One father came up with a weekly ritual to connect with his daughters and it’s paid off big time in the form of memories.
As busy fathers, we all try to connect with our children. I believe it’s even more true when we have daughters. With my two girls I’ve found it even more of a need because I don’t have that gender connection. Though what I lacked in estrogen, I made up for in experiences.
Growing up, my parents both worked, sometimes two jobs at a time. Time was very fleeting with them. When my wife and I were first married, we both worked exceptionally long hours. I didn’t want to repeat history. We made the decision once the children came, we’d start scaling back and work alternating shifts, so that someone was always spending time with the kids.
Most of the time, it was my wife who was with them during the day, and I would have night and weekend duties. This is where I began realizing that it was the experiences that counted, not necessarily the money that was spent or giving them a certain amount of prestige. It was having experiences with my children and spending time with them that was memorable.
With my wife working generally every Sunday, I am home alone with the girls for an entire day, at least until 5:00 at night when my wife comes home.
I began a process, and I call it a process because I’m a productivity geek, but I began the process of saying, “OK, let me plan out my Sundays and activities with the kids to be able to do something.” This led to what I called Sunday Somethings.
One of the first Sunday Somethings adventures was taking my children, who were then pre-school and kindergarten age, to a Paddlefest on the Hudson River. What do a four and a six year-old know about kayaks? About as much as their old man, but we walked around, we talked to the vendors, and we just had a good time.
From there, Sunday Somethings evolved into many different things. We saw many movies (we all wore Avengers t-shirts for the movie launch, one of my favorite pictures of the three of us), and explored other areas of the Hudson Valley where we lived. I made them explore nature and visit local trails, museums and historic sites. They would say, “Boring”, the whole ride there. Then ten minutes of trudging them through the gardens of the Vanderbilt Mansion in Hyde Park, NY, they would lose themselves in the views and the large fields to play in. By the end of the day I would hear, “Let’s go back there again.”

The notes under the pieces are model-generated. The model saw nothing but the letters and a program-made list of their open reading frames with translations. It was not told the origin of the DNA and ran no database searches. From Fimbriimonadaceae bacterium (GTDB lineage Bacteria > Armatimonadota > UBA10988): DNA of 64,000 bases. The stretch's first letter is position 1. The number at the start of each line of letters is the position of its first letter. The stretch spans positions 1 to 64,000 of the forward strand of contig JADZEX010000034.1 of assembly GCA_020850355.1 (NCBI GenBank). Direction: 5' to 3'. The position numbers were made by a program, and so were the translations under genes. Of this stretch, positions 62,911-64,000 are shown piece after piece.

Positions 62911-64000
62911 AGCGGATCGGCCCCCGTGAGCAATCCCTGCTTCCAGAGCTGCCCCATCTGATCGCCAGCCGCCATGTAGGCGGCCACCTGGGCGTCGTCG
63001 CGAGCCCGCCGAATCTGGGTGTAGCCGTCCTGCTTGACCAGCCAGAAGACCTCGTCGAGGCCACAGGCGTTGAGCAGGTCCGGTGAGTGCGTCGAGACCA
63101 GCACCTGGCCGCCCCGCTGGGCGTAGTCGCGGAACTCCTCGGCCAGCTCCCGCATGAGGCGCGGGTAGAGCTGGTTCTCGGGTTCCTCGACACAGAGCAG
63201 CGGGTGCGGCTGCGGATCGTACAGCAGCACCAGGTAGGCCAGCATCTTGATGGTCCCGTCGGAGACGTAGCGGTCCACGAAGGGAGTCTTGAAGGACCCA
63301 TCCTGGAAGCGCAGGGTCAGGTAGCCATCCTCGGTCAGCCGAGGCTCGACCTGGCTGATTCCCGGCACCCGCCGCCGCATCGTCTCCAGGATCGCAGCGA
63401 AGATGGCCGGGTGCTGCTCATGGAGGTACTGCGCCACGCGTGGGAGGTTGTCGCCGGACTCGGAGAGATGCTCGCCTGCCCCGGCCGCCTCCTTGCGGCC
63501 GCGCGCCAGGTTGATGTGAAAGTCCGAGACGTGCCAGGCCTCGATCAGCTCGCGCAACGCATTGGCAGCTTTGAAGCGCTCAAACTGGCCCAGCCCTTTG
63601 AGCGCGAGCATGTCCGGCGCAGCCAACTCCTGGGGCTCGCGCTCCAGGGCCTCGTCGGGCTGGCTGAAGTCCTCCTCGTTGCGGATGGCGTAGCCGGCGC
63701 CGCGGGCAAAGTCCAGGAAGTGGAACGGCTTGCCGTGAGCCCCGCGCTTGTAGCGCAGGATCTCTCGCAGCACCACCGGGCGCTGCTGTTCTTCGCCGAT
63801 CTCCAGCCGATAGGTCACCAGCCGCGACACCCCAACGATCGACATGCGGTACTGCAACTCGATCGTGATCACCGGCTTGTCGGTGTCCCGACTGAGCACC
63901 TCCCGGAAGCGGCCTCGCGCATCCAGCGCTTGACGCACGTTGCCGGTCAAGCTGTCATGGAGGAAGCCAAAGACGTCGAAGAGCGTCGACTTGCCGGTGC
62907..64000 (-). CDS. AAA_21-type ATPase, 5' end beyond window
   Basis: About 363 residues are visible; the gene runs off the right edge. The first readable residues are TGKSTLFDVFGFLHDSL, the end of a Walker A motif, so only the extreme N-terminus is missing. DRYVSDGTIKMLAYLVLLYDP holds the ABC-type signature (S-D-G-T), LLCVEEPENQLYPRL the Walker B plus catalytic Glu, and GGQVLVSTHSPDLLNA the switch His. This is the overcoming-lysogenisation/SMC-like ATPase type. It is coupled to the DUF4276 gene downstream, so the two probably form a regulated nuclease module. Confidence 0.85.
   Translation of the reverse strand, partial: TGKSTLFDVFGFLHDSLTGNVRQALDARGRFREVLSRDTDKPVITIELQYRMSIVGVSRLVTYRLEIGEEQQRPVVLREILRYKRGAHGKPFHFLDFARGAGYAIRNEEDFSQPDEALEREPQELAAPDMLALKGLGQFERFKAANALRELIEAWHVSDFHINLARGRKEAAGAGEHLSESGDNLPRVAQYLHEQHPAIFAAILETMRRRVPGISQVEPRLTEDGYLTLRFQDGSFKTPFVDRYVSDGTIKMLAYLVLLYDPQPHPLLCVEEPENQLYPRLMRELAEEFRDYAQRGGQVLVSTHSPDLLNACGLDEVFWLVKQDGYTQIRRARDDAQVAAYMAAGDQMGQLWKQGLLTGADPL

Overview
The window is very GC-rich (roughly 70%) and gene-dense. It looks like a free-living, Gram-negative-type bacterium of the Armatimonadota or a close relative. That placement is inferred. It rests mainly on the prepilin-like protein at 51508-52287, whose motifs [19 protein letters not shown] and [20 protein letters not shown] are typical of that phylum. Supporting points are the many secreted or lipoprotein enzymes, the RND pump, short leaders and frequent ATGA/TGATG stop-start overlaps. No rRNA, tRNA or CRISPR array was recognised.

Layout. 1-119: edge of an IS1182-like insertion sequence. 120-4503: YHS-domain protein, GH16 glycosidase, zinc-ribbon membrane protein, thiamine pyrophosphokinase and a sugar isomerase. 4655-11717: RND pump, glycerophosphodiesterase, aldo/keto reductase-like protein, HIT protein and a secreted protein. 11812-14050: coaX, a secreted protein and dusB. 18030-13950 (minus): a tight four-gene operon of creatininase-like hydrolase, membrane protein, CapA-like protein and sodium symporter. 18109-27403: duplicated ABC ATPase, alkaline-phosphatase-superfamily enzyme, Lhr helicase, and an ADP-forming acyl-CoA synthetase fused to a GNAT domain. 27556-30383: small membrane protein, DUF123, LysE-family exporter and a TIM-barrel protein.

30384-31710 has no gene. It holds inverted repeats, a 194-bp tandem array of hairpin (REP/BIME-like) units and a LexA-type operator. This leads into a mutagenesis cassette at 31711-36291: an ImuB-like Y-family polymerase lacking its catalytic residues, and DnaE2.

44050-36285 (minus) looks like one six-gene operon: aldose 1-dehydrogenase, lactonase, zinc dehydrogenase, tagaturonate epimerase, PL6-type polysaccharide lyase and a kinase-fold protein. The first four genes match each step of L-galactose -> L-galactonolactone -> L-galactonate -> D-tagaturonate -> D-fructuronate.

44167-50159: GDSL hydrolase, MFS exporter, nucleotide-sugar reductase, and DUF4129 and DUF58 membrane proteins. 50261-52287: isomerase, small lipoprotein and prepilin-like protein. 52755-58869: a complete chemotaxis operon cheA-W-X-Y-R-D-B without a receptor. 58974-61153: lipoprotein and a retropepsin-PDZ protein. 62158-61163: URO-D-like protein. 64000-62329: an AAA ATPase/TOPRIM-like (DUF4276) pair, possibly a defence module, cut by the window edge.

We would, for a long time, write stories on Sundays and perform them. These were called “Sunday Shorts.”
Sunday Shorts began as an inspirational idea because my youngest daughter didn’t enjoy reading and writing, so I thought on Sunday, how can I get her to do this? Sunday Shorts started with us each taking a topic, we would take turns picking the topic, and then we would write a story about it, no shorter than five sentences.
Again, for a young second and third grader, this was torture, but we wrote the stories, they could illustrate them themselves, and when they were done we had three different stories on any one topic. We would then stand up and perform the stories to each other, voting at the end whose story we liked best and why.
Part of the telling process also included clapping at the end, showing appreciation for the work the person had done, as well as stage presence, where they essentially gave a performance of their story. Amazing, the things that happened when we did this.
The first Sunday Short we wrote I came up with the title and it was,” My Favorite Thing I Did On My Summer Vacation” I allowed the kids to either tell something that actually happened, but I also allowed them to dream and use their imaginations with their story.
“My favorite thing I did on my summer vacation was to go scuba diving. When my family went to Lake George, I went on the Mini Ha Ha and it sailed to the center of the lake. I suited up and jumped off the side of the boat. I saw a large creature at the bottom that looked like a dinosaur. When I went back to shore, I told them I had discovered the ‘Lake George Monster.'”